Wednesday, May 31, 2017

Conflict and Cooperation, part III: Inner Listening

Princesse Albert De Broglie, by Ingres
Metropolitan Museum, NY

When I speak about listening in my inner work, I probably don't see that one of the things I don't listen to is these parts I don't like so much. 

Think that over. 

If there's a person around you in your life you don't like, who bugs you and think is a kind of jerk, you don't listen to them much, do you? They just get dismissed. Every once in a while, of course, in our life, it turns out that someone you thought was a jerk it isn't a jerk at all; and you probably should have been listening to that “jerk” much more closely that you did, but just as you realize that, you discover it's too late. You have alienated someone you urgently need. 

Our inner processes work very much the same way; the way that we act outwardly is almost without exception a direct reflection of the way we are arranged inwardly. So we can presume from our outer action that we are doing exactly the same things inside ourselves that outside ourselves; we just aren’t aware of it. 

So if we want to listen, we need to engage in an inner listening. 
One of the paradoxes of this idea of listening is that we tell each other that we ought to listen to each other outwardly; where really, the problem always begins inwardly. I can’t tell you how often I have had people who have, objectively, serious, and even pathological ego problems that cause them to not hear a single thing others ever say to earnestly tell me how important it is for everyone to listen to them. Sitting in the middle of experiences like these would be absolutely comical if it were for the danger such individuals close both to themselves and others.

So let’s forget about the idea of listening to others outwardly. One can do that all day and all night, for decades, and not really understand anything about  how we don’t hear for ourselves how we are inside.

Of course, in the by now utterly habitual jargon of the Gurdjieff work, this idea of inner listening is more often called seeing; and that is an unfortunate label, because it implies that everything is visual. When we use the idea of seeing, there arises a certain unstated and unexamined tendency towards superficiality—simply because when people see something, instantly they think they understand.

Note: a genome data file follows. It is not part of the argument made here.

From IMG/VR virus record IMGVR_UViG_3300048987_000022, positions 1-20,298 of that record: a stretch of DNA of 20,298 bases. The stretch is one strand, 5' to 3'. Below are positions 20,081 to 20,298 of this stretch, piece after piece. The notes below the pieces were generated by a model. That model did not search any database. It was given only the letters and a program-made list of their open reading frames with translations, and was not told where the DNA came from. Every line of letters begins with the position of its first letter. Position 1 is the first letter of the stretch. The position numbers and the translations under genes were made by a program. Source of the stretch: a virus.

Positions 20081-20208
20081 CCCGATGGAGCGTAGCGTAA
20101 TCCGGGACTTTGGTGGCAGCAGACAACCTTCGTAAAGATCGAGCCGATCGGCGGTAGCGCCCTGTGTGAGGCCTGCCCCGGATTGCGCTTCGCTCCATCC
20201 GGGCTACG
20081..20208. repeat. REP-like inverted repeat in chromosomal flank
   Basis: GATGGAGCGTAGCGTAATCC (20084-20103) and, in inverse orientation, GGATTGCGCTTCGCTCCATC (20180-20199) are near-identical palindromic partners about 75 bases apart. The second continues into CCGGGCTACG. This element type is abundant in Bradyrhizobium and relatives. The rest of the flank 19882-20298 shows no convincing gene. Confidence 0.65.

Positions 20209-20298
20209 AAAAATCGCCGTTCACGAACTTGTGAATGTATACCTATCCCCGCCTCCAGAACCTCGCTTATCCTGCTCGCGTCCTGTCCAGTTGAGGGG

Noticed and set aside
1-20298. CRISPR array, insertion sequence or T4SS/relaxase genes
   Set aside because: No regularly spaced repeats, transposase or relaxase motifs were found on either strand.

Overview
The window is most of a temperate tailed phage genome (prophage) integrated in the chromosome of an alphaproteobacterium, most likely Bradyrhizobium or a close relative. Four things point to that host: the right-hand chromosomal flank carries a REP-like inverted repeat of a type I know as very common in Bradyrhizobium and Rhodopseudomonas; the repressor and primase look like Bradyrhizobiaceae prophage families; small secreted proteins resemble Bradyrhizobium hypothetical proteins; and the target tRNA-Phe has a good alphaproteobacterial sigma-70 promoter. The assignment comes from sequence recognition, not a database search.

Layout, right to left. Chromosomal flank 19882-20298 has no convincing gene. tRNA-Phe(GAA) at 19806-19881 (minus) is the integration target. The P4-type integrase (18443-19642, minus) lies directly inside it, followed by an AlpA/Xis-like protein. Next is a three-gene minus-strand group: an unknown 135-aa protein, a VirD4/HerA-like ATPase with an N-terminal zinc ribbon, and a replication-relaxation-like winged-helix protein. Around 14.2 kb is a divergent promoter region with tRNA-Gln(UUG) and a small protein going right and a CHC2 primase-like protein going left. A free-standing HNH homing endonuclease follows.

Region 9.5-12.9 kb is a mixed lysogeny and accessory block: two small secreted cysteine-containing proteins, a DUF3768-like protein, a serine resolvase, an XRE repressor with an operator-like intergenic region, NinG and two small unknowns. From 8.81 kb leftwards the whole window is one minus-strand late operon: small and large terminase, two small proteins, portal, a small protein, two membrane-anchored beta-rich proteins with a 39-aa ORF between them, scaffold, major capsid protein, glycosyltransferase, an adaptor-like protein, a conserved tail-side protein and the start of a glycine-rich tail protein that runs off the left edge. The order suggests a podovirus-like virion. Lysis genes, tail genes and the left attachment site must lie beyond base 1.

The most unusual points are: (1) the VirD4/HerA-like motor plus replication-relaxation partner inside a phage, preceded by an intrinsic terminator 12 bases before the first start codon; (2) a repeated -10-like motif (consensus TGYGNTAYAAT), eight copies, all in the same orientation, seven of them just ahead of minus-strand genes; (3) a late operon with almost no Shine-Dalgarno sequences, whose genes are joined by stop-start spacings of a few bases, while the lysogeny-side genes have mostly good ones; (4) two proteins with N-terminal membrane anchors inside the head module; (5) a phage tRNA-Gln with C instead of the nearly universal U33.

My wife and I went to the Metropolitan Museum last year, and while we were there, we looked at paintings by both Jean-Auguste-Dominique Ingres and Barnett Newman. This particular painting — Princesse Albert de Broglie— happens to be one of  my favorite paintings by Ingres because of the ethereal quality of the silk. While extolling its virtues to my wife, I explained that minimalist painters were inspired by these works, which gave birth to ideas about color we see coming to maturity in the abstract Expressionist movement. My wife was deeply skeptical when I told her that; but I was quite sure of it, because I instinctively sensed, as an artist, that this is how it took place. Admittedly, I was drop-kicking the idea — but I knew it in my gut.

Concord, Barnett Newman, Metropolitan Museum, NY

Now, my wife was pretty sure I was making this stuff up, because she saw the paintings and thought that was enough to know what they were all about. She didn’t in the least suspect that abstract artists such as Newman looked at paintings by Ingres and found expressions of great value in them which were later investigated in their minimalist work with color; no. She just assumed that because one was a painting of a beautiful woman and another was a painting of a big scrubby area of color that they didn’t have much to do with one another, other than both being “art.” She simply liked one and didn’t like the other... and assumed that pretty much served as an understanding.

When we got home, my wife looked up Ingres on Wikipedia. Imagine her astonishment when she scrolled down to the last comments about Ingres... and discovered that Barnett Newman actually cited him as an influence!

“How did you know that?” she said incredulously.

Well, I didn’t know it because I was smart or educated… It was because rather than seeing the paintings, I was listening to them. This is a deeply inward process.

So one may have seen a great deal; but  but that does not necessarily mean one understands what one has seen.

In this way we can come to the idea that seeing and understanding are not the same thing at all.  When I listen, I have wait attentively, openly, in suspense; when I see, things come in easily and I quickly become too facile with what I perceive.


Lee van Laer is a Senior Editor at Parabola Magazine.

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